Council wants cash to protect women and girls from harassment
- Credit: George Thompson
A Norfolk council will search for funds to better protect women and girls from harassment after delays forced them to miss out.
A motion brought before Broadland District Council on Thursday called for a series of measures to help protect vulnerable groups in the wake of Sarah Everard’s murder.
A cancelled meeting last month meant that councillor Trudy Mancini-Boyle's motion was delayed, forcing them to miss out on a chance to bid for funding through the Government’s Safer Streets Fund.
She said: “While such extreme occurrences recently reported with the murder of Sarah Everard in Clapham are thankfully rare, it has brought the issue of street harassment into sharp focus.
“Women and other groups will share the anxiety of not being able to walk alone without concern for their safety.”
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The £25m fund was intended for better lighting, CCTV and a pilot scheme which would see plain-clothes officers in pubs and clubs.
Ms Mancini-Boyle suggested they look to other sources of funding such as the Police and Crime Commissioner.
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Alongside funding, the council agreed to work with Norfolk police and town centre managers to “challenge and eradicate street harassment in our district”, to raise awareness of what constitutes street harassment and work with Broadland MPs to seek further powers for police to take action.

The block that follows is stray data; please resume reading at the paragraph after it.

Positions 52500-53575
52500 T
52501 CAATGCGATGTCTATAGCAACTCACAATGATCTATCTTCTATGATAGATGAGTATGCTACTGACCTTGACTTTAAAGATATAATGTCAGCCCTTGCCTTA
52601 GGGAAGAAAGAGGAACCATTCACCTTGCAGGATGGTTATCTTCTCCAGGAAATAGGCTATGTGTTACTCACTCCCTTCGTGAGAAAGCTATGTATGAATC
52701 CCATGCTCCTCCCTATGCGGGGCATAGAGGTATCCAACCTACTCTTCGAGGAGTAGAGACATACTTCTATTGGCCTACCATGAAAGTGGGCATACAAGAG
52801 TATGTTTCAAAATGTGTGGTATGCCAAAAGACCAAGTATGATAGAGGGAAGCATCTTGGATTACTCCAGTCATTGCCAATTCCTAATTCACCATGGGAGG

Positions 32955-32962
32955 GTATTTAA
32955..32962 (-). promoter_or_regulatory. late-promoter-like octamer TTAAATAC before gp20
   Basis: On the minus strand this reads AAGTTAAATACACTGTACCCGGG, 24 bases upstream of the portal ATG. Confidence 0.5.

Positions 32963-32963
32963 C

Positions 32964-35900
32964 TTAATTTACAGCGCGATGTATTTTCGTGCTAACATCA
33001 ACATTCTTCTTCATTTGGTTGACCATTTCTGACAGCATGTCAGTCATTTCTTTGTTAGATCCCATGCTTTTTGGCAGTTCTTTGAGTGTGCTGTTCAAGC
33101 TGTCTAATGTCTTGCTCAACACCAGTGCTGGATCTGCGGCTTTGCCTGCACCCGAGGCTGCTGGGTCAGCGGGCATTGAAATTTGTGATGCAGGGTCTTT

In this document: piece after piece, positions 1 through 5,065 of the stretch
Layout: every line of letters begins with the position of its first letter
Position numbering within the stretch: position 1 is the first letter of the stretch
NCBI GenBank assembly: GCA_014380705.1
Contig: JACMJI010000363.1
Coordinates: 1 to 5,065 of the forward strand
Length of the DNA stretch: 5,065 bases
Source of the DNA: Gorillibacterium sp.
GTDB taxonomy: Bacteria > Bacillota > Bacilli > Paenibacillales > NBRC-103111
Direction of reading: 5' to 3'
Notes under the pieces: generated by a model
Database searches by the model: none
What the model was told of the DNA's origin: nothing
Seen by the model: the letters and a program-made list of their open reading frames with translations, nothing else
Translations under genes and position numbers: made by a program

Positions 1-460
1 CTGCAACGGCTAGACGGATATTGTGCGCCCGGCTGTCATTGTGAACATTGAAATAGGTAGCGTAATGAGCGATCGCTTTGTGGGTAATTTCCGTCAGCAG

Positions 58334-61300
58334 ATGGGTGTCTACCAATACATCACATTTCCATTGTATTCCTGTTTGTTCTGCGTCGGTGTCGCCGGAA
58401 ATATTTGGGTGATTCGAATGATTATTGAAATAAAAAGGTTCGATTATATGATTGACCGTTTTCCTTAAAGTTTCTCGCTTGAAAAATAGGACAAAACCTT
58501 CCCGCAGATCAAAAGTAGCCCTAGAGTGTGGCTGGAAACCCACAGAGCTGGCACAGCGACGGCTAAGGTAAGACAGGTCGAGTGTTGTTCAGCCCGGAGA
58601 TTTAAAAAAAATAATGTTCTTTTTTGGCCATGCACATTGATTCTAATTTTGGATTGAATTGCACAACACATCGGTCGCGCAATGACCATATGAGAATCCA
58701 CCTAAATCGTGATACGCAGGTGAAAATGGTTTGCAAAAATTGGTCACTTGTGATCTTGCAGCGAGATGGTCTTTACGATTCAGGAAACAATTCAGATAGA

Amendments were proposed to call for better education and to state clearly that men are often the perpetrators of harassment.
Labour councillor Natasha Harpley, who has experienced and campaigned against harassment, said: “This isn’t something that happens when you turn 18, I have a daughter that this has been happening to since she was 13.
“Ninety-four pc of girls have experienced street harassment, clearly this is a huge problem.
“It is important that we name it [as an issue that affects] women and girls and that men are the perpetrators.”
Conservative councillor Shelagh Gurney rejected this, she said: “I feel we are treading into dangerous territory if we single out girls here. Men and women should be treated equally.
“It’s not men all the time, this should apply to everybody equally.”
The amendments were rejected but the Wellbeing committee chairman, Fran Whymark agreed to discuss education further in the committee.
The motion was unanimously approved.